1. The most important thing about buying a new bike is to make sure it fits. The only way you'll know if the bike is right for you is to size up the bike and make sure that the bike's geometry matches your body's geometry. Ask questions and do some research.
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2. If possible, try to find a shop that will let you demo the bike on real dirt. Five minutes in a parking lot won't cut it. You wouldn't buy a car without a real world test drive, and a bike should be no different.
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Thread: crank length

  1. #1
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    crank length

    Currently I have a Alpha Drive square drive crank 175mm. Thinking of dropping down to a 170 mm crank. Will I gain or lose anything by dropping a size. I have read a article that suggests dropping down for better performance and less knee issues.

  2. #2
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    You'll loose a bit of torque advantage, but if the crank arm length is proper for you, you'll gain a better ergonomic fit, and thus reduce strain upon the body (knees).

  3. #3
    Bicyclochondriac.
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    Quote Originally Posted by imcastock View Post
    Currently I have a Alpha Drive square drive crank 175mm. Thinking of dropping down to a 170 mm crank. Will I gain or lose anything by dropping a size. I have read a article that suggests dropping down for better performance and less knee issues.
    5mm is not that drastic a change. What is your inseam?

    Opinions are all over the map regarding going longer or shorter on cranks. Some of it has to do with you inseam, some has to do with personal preference when it comes to mtb. I found that longer is a little better for standing and mashing, shorter tended to be better for sitting.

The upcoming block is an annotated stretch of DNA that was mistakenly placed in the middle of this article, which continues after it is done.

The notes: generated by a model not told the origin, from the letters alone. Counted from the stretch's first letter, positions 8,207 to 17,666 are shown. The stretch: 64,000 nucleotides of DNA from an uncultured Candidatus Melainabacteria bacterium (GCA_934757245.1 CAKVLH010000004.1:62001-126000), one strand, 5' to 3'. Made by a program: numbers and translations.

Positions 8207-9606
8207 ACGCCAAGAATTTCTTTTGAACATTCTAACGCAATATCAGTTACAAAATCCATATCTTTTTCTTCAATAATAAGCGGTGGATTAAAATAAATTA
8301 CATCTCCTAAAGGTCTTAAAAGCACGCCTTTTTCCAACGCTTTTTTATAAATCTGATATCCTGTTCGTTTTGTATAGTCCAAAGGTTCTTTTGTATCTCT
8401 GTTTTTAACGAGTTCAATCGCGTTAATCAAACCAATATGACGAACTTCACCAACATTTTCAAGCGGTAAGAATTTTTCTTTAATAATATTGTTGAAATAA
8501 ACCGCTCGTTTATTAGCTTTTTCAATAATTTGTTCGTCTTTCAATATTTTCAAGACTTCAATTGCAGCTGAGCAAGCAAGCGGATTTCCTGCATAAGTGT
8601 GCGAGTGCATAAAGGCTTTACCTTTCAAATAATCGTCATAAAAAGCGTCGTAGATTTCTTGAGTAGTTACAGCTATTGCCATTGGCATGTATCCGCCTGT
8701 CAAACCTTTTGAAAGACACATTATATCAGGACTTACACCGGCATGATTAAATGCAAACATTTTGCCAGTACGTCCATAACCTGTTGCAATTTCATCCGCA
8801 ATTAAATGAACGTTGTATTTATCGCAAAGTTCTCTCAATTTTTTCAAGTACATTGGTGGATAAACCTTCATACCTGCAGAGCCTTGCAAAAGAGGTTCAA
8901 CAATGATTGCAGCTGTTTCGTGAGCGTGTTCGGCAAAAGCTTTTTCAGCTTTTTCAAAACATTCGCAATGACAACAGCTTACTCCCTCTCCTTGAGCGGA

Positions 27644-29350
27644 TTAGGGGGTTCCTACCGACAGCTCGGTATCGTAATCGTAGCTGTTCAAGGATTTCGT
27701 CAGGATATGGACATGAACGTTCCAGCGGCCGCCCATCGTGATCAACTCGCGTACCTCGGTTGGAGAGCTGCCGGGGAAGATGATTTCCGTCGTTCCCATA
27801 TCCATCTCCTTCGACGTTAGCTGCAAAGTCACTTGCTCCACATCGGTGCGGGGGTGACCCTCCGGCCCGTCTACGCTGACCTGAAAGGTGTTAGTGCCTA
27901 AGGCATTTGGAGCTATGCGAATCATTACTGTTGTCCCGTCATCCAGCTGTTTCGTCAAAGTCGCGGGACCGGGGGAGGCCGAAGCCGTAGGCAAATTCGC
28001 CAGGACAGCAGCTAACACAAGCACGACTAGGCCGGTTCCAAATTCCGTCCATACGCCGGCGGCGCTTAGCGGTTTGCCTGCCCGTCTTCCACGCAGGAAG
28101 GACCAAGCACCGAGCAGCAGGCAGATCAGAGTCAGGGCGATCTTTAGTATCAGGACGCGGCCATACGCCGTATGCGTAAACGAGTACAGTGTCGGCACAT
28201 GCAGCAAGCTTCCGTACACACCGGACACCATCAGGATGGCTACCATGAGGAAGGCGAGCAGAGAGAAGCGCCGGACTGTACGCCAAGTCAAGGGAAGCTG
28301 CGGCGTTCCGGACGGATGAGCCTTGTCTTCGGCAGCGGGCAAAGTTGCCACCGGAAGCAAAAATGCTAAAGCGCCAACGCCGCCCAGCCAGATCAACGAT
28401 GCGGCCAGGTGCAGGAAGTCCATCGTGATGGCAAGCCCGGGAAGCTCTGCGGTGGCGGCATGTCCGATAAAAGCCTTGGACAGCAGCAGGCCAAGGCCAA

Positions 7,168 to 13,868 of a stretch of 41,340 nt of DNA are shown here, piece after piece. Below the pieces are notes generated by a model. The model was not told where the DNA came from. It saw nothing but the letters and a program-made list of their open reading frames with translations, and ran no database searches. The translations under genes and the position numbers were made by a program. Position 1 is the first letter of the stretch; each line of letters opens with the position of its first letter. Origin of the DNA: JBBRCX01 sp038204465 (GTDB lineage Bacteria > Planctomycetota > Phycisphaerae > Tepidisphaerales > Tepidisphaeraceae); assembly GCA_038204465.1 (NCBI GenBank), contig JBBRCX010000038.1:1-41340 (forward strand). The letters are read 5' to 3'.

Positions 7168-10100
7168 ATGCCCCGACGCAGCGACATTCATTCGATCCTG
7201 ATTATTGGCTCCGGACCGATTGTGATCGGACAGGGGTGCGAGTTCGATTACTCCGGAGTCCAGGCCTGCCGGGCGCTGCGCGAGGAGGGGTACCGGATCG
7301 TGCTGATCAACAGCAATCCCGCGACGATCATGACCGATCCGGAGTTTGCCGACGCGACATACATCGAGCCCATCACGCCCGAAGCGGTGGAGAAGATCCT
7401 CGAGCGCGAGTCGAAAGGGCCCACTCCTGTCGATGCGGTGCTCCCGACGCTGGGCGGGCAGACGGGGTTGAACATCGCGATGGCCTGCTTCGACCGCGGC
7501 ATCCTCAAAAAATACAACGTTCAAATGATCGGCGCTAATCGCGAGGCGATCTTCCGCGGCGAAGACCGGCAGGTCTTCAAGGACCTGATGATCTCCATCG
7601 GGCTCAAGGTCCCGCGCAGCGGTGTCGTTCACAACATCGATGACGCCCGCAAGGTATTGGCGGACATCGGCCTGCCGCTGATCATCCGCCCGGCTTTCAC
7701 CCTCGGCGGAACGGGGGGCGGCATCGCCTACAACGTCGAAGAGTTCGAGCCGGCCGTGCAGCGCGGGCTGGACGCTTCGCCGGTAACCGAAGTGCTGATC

I had to do a LOT of experimentation with different crank-lengths, because I have a 2" discrepancy in my leg length. Tried various combos of 165, 170, and 175 arms. Square taper cranks can be had pretty cheap, so it was easy for me to experiment. Too long a crank on my short leg made me feel like my knee was bent too far at the top of the stroke when sitting.
    15mm is a second-best solution to a problem that was already solved.

  4. #4
    linkwvu
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    Personally, I just dropped down to a 170mm from a 175mm and cannot tell one bit of difference in the length change. I went from a very basic SRAM Powerspline 3 ring to a XT Hollowtech 2 ring (for a 2X10) can tell a big difference in the quality. Much more solid and feels like the power I put down gets transferred to the wheel very efficiently. (FYI: I am 6'1" with roughly a 33" inseam)
    Last edited by LinkWVUin FL; 01-16-2013 at 12:33 PM. Reason: Add Info

  5. #5
    Shorty
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    Went from a 175mm to 165mm. The first thing I noticed - it was a lot easier to get out of the saddle and crank it (no pun intended) up an incline w/o the usual muscle burn from the longer cranks. Second, reduced knee pain. Of course, I am only 5' tall with a 27" inseam.

    There are some interesting articles on the web regarding this subject (ie, Sheldon Brown). You can also find crank length calculators which are fun, too! Good luck to you.

  6. #6
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    I am also trying to get my cadence up also. So a shorter crank will help with that too. I am a runner snd will be doing tri's with this bike.

  7. #7
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    I just went from 175 to 170, mostly because I get a ton of pedal strikes, but also because I'm 5'10" with a 30" inseam. Short legs.

    I honestly don't notice the difference pedaling, but I also haven't hit the pedals as much. I've only got 25-30 miles on the new cranks though. What sucked is that I couldn't test it out before installing on my bike, so it was kind of a crapshoot.

    At the very least, there don't seem to be any negative effects, and I've got nicer, stiffer, lighter cranks now. Shifts better too.

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